MCL tumors can also be targeted via other pathways that interact with NF-κB signaling, for instance, through the PI3K /Akt pathway, CD40 signaling, BAFFR signaling, or transglutaminase (TG2) signaling. The expression of transglutaminase (TG2), a calcium-dependent protein encoded by the TGM2 gene associated with tumor cell proliferation, metastasis, and drug resistance, is closely linked with constitutive activation of NF-κB [50]. Upregulation of TG2 expression increased IL6 expression 1.8- to 2.9-fold and stimulated autophagy formation, a protective mechanism for tumor cells [50]. In comparison with normal B cells, patients with a blastoid type of MCL, an aggressive variant with a worse overall survival, displayed elevated TGM2 levels with up to 150-fold increases; these blastoid MCL subtypes also had higher TGM2 levels than classical MCL [50]. By silencing TG2 via CRISPR/Cas9, Zhang et al. observed that p53, p21, and p27 levels increased and cyclin gene levels decreased, indicating cell cycle arrest, levels of anti-apoptotic genes including BCL-XL and BCL-2 decreased, and levels of pro-apoptopic genes including BAX, BAK, and NOXA increased [50]. NF-κB p50 and p65 DNA-binding activity, downstream activation of IL8, p-STAT3 expression, and IL6 levels were significantly decreased in TG2 knockout MCL cells whereas signaling activity increased in TG2 overexpression cells [50]. TG2 silencing also conferred sensitivity to chemotherapeutic drugs whereas cells overexpressing TG2 exhibited drug resistance with higher IC50 values [50]. In patients with bortezomib resistance, TG2 signaling can be inhibited by a calcium blocker such as perillyl alcohol and administered in combination with bortezomib to suppress NF-κB expression and improve MCL cell sensitivity to bortezomib [51]. Inhibiting autophagy in MCL cells via TG2 silencing may thus be a promising therapeutic choice to overcome chemotherapy resistance.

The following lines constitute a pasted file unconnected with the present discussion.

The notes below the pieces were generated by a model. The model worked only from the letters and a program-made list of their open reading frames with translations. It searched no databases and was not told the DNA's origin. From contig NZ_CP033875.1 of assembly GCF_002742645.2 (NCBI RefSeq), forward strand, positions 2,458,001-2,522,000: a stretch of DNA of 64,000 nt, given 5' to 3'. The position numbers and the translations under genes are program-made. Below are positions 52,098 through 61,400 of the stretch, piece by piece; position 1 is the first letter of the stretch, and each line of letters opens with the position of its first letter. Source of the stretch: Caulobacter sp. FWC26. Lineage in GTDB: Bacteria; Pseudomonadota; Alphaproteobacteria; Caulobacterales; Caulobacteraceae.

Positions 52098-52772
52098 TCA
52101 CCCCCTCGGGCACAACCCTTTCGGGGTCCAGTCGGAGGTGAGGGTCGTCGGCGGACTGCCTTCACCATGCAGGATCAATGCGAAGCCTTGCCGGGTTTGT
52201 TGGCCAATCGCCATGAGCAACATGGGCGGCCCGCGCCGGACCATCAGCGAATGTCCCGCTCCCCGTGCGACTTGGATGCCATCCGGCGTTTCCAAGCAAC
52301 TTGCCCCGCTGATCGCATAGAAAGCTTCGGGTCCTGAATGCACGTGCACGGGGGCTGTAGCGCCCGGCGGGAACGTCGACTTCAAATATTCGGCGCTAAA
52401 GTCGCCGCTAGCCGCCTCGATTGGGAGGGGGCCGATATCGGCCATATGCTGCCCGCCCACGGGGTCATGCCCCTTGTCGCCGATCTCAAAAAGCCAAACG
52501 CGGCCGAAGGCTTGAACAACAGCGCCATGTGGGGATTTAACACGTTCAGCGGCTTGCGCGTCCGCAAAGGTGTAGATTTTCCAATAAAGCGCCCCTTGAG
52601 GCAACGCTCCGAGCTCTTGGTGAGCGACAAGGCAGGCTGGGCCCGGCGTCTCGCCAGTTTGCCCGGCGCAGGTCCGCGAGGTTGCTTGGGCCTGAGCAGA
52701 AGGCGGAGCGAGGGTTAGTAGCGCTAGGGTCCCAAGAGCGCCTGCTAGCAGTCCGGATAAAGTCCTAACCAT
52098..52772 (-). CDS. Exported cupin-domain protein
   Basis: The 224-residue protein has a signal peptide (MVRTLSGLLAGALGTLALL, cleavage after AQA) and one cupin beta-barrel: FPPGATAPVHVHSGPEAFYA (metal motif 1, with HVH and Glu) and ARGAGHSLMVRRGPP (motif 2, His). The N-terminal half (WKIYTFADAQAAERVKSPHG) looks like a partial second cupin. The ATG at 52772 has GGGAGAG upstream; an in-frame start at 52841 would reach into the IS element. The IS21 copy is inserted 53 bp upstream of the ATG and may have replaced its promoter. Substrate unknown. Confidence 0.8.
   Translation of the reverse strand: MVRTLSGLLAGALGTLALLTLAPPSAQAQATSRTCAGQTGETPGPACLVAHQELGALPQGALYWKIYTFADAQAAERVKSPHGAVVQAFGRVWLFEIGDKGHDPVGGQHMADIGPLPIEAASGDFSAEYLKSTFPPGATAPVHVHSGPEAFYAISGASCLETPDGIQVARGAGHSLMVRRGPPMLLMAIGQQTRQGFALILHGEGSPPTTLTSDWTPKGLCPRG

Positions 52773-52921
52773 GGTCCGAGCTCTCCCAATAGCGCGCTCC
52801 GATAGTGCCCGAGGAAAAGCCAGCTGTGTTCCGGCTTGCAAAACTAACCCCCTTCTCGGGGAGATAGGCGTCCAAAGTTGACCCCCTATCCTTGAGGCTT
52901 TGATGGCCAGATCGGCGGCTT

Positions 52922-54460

Many targeted therapies have focused on targeting B cell receptor signaling in MCL cells, which indirectly reduces canonical NF-κB signaling. Direct inhibitors of NF-κB are scarce, but more targeted therapies are focusing on inhibition of non-canonical signaling and cross-talk with other pathways, such as the PI3K/Akt pathway to overcome resistance to inhibitors of the canonical pathway. For instance, the combination of TGR-1202, a PI3K delta inhibitor, with ibrutinib had an overall response rate of 67% with six out of nine patients achieving a partial response in a phase I/Ib multicenter trial for patients with relapsed/refractory MCL [52]. Other combination therapies that target both canonical and non-canonical pathways have also been effective in inhibiting MCL cell growth and proliferation (Table 2). For instance, the combination of CC-292 with NIK inhibitors, AM-0216 and AM-0561, in Z138 and MAVER-1, cell lines resistant to CC-292 and ibrutinib, resulted in a significant decrease in p52 levels, via inhibition of the non-canonical pathway, and a complete lack of IκB phosphorylation, indicating total inhibition of the NF-κB pathway [53]. This combination was also effective in primary MCL cells with BIRC3 inactivation and is a promising therapeutic choice for further investigation in vivo and in the clinical setting [53].